As court wrangling continues to hold up actual payouts from the historic Cobell settlement, the federal government last week moved forward with talks about how it will part of the money to buy up fractured pieces of land and give it to tribes.
Here’s the full story from Associated Press reporter Matt Volz:
HELENA – Federal officials Thursday released their proposal on how they plan to spend up to $1.9 billion to buy up Native American-owned fractionated lands and turn them over to tribes.
The program is a major part of the $3.4 billion settlement of a class-action lawsuit brought by the late Elouise Cobell of Browning over Indian land royalties mismanaged by the government for more than a century.
The program aims to reduce the number of fractionated lands within 10 years by prioritizing tracts with the most individual owners, finding landowners willing to sell and targeting land that can be bought with little preparatory work and where controlling interest can be gained quickly. The program is voluntary for people willing to sell their individual allotments.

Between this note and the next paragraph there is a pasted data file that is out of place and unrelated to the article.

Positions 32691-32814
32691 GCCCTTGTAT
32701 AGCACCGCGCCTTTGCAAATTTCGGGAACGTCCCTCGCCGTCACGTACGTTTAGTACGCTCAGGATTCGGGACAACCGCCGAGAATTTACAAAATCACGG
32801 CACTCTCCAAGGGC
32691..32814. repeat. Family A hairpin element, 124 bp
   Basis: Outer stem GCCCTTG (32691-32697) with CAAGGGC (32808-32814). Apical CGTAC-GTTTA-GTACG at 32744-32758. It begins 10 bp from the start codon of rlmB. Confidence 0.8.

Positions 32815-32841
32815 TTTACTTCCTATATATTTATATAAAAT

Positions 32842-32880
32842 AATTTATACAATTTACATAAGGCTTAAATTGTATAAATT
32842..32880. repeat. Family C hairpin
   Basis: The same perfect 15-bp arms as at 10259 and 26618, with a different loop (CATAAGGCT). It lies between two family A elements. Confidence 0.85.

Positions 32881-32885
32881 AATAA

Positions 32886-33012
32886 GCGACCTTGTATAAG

Land fractionation was caused by the 1887 Dawes Act, which split tribal lands into individual allotments often inherited by multiple heirs with each passing generation. In some places, individual allotments now have dozens to more than 1,000 individual owners.
The Interior Department has identified 88,638 fractionated land tracts owned by nearly 2.8 million people.
John Dossett, the general counsel for the Native Congress of American Indians, said the draft proposal appears to address most of the tribes’ major concerns. Of particular importance was that the tribes be involved in implementing and administering the land consolidation program through cooperative agreements, which are addressed in the draft plan.